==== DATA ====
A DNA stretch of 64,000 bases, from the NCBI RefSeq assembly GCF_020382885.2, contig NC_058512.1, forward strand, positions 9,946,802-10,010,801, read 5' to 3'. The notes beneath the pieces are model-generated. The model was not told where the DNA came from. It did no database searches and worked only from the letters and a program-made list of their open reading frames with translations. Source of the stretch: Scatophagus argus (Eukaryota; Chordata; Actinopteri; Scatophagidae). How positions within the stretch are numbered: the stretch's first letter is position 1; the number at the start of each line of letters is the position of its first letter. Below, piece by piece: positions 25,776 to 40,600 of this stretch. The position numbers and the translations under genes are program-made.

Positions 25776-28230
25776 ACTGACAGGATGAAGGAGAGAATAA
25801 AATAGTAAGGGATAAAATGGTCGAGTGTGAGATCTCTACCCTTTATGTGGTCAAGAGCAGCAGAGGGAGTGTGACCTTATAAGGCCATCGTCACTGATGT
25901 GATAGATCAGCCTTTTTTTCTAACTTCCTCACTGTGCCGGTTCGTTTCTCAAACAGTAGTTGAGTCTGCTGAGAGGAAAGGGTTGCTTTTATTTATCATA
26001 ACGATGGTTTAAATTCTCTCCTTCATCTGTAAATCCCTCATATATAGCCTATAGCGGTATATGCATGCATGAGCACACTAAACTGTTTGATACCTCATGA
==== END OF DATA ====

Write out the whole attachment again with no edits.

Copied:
A DNA stretch of 64,000 bases, from the NCBI RefSeq assembly GCF_020382885.2, contig NC_058512.1, forward strand, positions 9,946,802-10,010,801, read 5' to 3'. The notes beneath the pieces are model-generated. The model was not told where the DNA came from. It did no database searches and worked only from the letters and a program-made list of their open reading frames with translations. Source of the stretch: Scatophagus argus (Eukaryota; Chordata; Actinopteri; Scatophagidae). How positions within the stretch are numbered: the stretch's first letter is position 1; the number at the start of each line of letters is the position of its first letter. Below, piece by piece: positions 25,776 to 40,600 of this stretch. The position numbers and the translations under genes are program-made.

Positions 25776-28230
25776 ACTGACAGGATGAAGGAGAGAATAA
25801 AATAGTAAGGGATAAAATGGTCGAGTGTGAGATCTCTACCCTTTATGTGGTCAAGAGCAGCAGAGGGAGTGTGACCTTATAAGGCCATCGTCACTGATGT
25901 GATAGATCAGCCTTTTTTTCTAACTTCCTCACTGTGCCGGTTCGTTTCTCAAACAGTAGTTGAGTCTGCTGAGAGGAAAGGGTTGCTTTTATTTATCATA
26001 ACGATGGTTTAAATTCTCTCCTTCATCTGTAAATCCCTCATATATAGCCTATAGCGGTATATGCATGCATGAGCACACTAAACTGTTTGATACCTCATGA